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Will Wiesenfeld, the 24-year-old lap-pop programmer and dedicated pianist who performs as Baths, has made numerous mentions of his disdain for the "glitch" tag that is sometimes glued to his palpitating, cathartic compositions. Can't blame him: It brings to mind inscrutably syncopated drum 'n' bass, or the decreasingly cited anymore refuge of IDM ("intelligent dance music," cerebral '90s scatter-shot techno like Squarepusher that is impossible to actually dance to). His presence on the Anticon label, an outpost for emotionally vulnerable indie rap, doesn't help. It has merely opened the door for the mark of "glitch-hop," which in addition to being wack sounds like a perilous dance move.
No, the synth crackle of Baths is less a rhythmic seizure or digital logjam and more a warped wave, a deep breath that clears a headspace, or a spine tingle resulting from unexpected news. Obsidian not only illustrates this distinction in clearer terms but moves further into the emotionally and sexually undaunted territory that sets him apart from the flood of indie-crossover electronic producers.
It's not a surprise that Baths was brought along on the recent reunion tour of The Postal Service, the much-adored but short-lived mid-2000s emo-house duo of Jimmy Tamborello and Death Cab for Cutie's Ben Gibbard. His production definitely owes a debt to Tamborello's dramatic and twinkling synth work on Give Up, The Postal Service's only record, and his earlier releases also may have been guided by Gibbard's innocently romantic imagery. However, Obsidian traffics in more downcast, defeated terms.
Wiesenfeld suffered a debilitating bout with E. coli after finishing his previous album, Cerulean, reportedly leaving him immobile in bed for months without any energy to work on music. If the lyrical content is any indication, he also must have endured some kind of disappointing romantic stasis. The static-y stomp of "No Eyes" has Wiesenfeld lamenting, "This isn't the adulthood I thought I wrote." As the song's tight synth march starts to fray, he delivers this salacious lyrical plea with more desperation every time the chorus returns: "It is not a matter of if you mean it / It is only a matter of 'come and fuck me.'" Though it could be seen as a self-loathing depiction of no-strings sex, it actually hammers on the theme of decaying affection that appears throughout the album.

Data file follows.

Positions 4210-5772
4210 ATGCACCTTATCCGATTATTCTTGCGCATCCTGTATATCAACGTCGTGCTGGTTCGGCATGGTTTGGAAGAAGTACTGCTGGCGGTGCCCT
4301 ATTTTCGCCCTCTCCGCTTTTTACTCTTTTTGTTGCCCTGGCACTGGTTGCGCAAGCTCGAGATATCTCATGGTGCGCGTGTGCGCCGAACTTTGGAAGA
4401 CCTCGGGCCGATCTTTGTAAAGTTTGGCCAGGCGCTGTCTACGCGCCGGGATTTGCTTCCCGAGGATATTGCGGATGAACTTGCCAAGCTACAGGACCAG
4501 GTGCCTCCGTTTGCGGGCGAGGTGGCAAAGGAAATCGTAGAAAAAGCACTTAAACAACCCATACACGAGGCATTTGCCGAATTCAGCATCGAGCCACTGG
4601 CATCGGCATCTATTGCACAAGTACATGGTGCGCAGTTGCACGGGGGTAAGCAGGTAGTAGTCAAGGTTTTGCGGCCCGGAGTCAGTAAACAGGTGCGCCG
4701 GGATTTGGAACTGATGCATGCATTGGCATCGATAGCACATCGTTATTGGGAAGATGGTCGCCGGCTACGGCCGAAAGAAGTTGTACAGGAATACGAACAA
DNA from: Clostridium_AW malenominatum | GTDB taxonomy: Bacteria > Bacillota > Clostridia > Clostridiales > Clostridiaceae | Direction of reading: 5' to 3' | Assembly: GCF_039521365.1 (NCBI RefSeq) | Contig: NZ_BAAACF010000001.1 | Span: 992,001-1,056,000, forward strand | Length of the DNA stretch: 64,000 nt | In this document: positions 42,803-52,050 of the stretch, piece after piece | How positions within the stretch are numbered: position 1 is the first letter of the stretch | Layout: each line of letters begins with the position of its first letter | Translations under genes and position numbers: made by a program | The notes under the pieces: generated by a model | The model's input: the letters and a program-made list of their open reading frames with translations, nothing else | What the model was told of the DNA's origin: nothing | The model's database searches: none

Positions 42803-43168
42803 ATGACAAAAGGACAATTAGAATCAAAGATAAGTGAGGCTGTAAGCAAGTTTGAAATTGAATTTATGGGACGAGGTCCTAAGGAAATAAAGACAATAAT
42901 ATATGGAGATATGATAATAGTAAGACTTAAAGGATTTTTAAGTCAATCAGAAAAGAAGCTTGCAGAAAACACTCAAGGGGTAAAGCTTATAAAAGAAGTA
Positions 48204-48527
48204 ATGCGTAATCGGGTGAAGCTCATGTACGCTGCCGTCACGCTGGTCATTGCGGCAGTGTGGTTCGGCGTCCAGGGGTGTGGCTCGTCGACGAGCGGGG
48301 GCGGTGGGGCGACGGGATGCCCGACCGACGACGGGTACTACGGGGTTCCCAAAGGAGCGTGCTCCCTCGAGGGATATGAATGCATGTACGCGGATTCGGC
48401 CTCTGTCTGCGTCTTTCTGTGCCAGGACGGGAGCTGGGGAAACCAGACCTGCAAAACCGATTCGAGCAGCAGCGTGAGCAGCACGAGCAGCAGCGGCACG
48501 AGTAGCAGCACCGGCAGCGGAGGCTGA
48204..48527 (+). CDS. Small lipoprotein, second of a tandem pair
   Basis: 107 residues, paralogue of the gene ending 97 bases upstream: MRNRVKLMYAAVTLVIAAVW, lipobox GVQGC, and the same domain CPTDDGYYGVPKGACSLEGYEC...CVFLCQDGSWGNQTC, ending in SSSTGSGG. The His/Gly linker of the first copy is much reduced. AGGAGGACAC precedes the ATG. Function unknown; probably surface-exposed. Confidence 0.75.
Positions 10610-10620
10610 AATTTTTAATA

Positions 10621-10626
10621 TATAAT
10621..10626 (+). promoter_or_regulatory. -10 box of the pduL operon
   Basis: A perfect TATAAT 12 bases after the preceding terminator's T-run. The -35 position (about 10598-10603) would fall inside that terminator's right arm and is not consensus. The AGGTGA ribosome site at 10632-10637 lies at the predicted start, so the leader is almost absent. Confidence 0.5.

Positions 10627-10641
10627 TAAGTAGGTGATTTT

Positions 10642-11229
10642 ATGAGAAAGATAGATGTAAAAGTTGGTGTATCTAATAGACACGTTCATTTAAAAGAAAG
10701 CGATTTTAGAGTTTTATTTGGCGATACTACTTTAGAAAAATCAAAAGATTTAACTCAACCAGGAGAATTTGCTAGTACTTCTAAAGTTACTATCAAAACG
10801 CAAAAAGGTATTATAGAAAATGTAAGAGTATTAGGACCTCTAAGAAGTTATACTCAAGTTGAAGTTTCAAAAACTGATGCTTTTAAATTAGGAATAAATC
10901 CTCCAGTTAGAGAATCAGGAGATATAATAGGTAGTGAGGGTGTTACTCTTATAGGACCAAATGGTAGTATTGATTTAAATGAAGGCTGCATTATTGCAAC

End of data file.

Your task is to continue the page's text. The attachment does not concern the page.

Some of Baths' earlier textures also suggested more of a suburban intimacy than the heavier dance floor material, which Obsidian takes even further with samples of heavy rainwater smacking patio wood and hi-hats that sound like bonfire crackles. There's even a lyrical motif of coupled domesticity on the cooing "Incompatible," but it's one that is going sour by the minute.
Wiesenfeld talks of sharing a toilet seat with a new boyfriend who can barely keep his interest through the everyday mundane, tiresomely trying to reignite a rapidly fading lust when they turn the lights out. Any Millennials who had their formative backseat make-out sessions soundtracked by Give Up could just as appropriately brood over their first mid-20s breakup to Obsidian.
The confessional "No Past Lives," which admits to wrapping "my parting lie" in "all the bows," quickly alternates between a surging, hazy string fog and a speedy, bare piano counterpoint that pushes frustratedly against the song's druggy slouch. "Lodged in the rectal wall of agony / Hell is our only home," Wiesenfeld cries.
Near the end, the sheets of sustained strings slacken into a brief, downward, what's-the-point-anymore pitch shift, as if even his software can barely hold its emotions together to reach the finish. Though just as quick and unexpected, it feels like more than a glitch.